112th Tennessee General Assembly to welcome 12 freshmen legislators

When the 112th General Assembly is gaveled into session Jan. 12, 2021, 12 new freshmen legislators will be sworn into office ­– two in the Senate and 10 in House.

The two freshmen Senators both have municipal government experience. Four of the incoming House freshmen have local government experience.

Here’s a look at the new freshmen class.

In Senate District 20, Heidi Campbell, D-Oak Hill, narrowly won against incumbent Sen. Steven Dickerson. Campbell has served as the mayor of Oak Hill in Davidson County for six years. Campbell is a former music industry executive and holds an MBA from Vanderbilt.

In Senate District 26, Page Walley, R- Bolivar, was elected to fill the seat vacated by Sen. Dolores Gresham. Walley currently serves as the vice-mayor of Bolivar, and previously served in the Tennessee House of Representatives from 1990 to 2000. Walley is a licensed clinical psychologist and was formerly a Commissioner of the Tennessee Department of Children’s Services under Gov. Don Sundquist and held a similar post in the state of Alabama. He received his bachelor’s degree from Davidson College and his doctorate in psychology from the University of Georgia.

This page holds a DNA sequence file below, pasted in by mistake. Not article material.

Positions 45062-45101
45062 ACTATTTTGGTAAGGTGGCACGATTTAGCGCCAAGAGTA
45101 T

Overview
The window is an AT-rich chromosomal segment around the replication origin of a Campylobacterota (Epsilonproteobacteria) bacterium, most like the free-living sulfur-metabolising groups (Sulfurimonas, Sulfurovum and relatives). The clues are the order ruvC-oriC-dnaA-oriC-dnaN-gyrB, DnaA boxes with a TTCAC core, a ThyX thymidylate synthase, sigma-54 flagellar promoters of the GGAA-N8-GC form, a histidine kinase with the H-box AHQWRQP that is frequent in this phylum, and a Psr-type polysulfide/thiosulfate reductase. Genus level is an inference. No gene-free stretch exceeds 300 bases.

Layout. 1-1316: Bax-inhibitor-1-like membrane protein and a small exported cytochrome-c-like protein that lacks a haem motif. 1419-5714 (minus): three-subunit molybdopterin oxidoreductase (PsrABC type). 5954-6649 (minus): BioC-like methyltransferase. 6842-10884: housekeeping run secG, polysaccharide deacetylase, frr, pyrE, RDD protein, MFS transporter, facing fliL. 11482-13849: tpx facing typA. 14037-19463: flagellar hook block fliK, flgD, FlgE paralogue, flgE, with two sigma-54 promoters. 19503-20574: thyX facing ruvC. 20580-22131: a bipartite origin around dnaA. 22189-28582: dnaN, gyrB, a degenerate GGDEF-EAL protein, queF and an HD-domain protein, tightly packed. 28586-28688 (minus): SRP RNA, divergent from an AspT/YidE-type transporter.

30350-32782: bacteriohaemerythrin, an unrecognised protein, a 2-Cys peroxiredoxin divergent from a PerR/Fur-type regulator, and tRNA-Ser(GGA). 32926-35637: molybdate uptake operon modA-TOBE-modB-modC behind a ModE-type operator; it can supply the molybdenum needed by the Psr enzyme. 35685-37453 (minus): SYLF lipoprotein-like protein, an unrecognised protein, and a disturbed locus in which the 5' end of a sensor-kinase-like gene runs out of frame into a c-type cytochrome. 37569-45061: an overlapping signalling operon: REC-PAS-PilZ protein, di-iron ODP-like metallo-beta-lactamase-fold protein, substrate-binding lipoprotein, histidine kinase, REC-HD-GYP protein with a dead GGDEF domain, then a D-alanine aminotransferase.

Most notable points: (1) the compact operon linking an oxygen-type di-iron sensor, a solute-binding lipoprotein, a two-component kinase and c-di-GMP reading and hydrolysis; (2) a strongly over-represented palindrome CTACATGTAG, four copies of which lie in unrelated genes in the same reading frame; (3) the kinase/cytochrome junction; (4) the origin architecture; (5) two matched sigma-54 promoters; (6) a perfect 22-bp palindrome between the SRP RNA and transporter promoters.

In the House, four incumbents lost their primary elections.

In House District 6, Tim Hicks, R- Gray, defeated incumbent Rep. Micah Van Huss in the Republican primary election. Hicks serves on the Washington County Planning Commission and is the CEO of Hicks Construction, a custom home building business. His father served two terms in the state House in the mid-1990s.

In House District 7, Rebecca Keefauver Alexander, R- Jonesborough, defeated incumbent Rep. Matthew Hill in the Republican primary election. Alexander is the owner of Dillow-Taylor Funeral Home. As a graduate of East Tennessee State University’s master’s in storytelling program, she is also a professional storyteller and motivational speaker. She comes from six generations of Washington County dairy farmers.

In House District 15, Sam McKenzie, D-Knoxville, defeated incumbent Rep. Rick Staples in the Democratic primary and beat Independent Troy Jones in the general election. After earning a bachelor’s degree at Fisk University and a master’s degree in solid state physics at the University of Memphis, McKenzie spent more than 30 years working at Oak Ridge National Laboratory (ORNL). He also served on the Knox County Commission for more than eight years.

In House District 92, Republican challenger Todd Warner, R-Chapel Hill, was victorious over incumbent Rick Tillis. Warner is a businessman and farmer in Marshall County. He has served on the Marshall County School Board and as an Alderman in Chapel Hill. As an active member of Farm Bureau and the Tennessee Cattleman’s Association, Warner has expressed support for farmers and the agriculture industry.

The remaining freshmen legislators filled seats vacated by legislators who either chose not to seek re-election or ran for another elected seat.